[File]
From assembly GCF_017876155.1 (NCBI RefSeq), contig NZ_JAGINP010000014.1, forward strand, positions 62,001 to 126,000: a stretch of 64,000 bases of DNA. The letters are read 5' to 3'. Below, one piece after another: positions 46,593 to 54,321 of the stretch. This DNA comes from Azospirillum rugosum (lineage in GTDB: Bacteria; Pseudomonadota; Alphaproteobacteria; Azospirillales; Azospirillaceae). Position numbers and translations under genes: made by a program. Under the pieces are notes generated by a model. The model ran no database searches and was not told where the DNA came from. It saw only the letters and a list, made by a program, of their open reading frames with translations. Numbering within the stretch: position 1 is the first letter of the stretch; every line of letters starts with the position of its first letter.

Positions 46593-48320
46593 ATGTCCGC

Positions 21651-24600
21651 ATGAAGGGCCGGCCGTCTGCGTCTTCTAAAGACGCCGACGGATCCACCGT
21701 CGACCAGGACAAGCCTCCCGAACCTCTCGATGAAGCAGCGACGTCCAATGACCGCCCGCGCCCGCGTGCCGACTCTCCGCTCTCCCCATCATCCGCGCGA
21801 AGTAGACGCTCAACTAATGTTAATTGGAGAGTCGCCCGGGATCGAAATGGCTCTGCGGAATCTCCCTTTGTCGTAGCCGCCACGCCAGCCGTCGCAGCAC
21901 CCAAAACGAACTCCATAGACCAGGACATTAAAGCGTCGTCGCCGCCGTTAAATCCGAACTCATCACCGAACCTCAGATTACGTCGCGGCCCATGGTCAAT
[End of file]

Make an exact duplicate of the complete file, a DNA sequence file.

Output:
From assembly GCF_017876155.1 (NCBI RefSeq), contig NZ_JAGINP010000014.1, forward strand, positions 62,001 to 126,000: a stretch of 64,000 bases of DNA. The letters are read 5' to 3'. Below, one piece after another: positions 46,593 to 54,321 of the stretch. This DNA comes from Azospirillum rugosum (lineage in GTDB: Bacteria; Pseudomonadota; Alphaproteobacteria; Azospirillales; Azospirillaceae). Position numbers and translations under genes: made by a program. Under the pieces are notes generated by a model. The model ran no database searches and was not told where the DNA came from. It saw only the letters and a list, made by a program, of their open reading frames with translations. Numbering within the stretch: position 1 is the first letter of the stretch; every line of letters starts with the position of its first letter.

Positions 46593-48320
46593 ATGTCCGC

Positions 21651-24600
21651 ATGAAGGGCCGGCCGTCTGCGTCTTCTAAAGACGCCGACGGATCCACCGT
21701 CGACCAGGACAAGCCTCCCGAACCTCTCGATGAAGCAGCGACGTCCAATGACCGCCCGCGCCCGCGTGCCGACTCTCCGCTCTCCCCATCATCCGCGCGA
21801 AGTAGACGCTCAACTAATGTTAATTGGAGAGTCGCCCGGGATCGAAATGGCTCTGCGGAATCTCCCTTTGTCGTAGCCGCCACGCCAGCCGTCGCAGCAC
21901 CCAAAACGAACTCCATAGACCAGGACATTAAAGCGTCGTCGCCGCCGTTAAATCCGAACTCATCACCGAACCTCAGATTACGTCGCGGCCCATGGTCAAT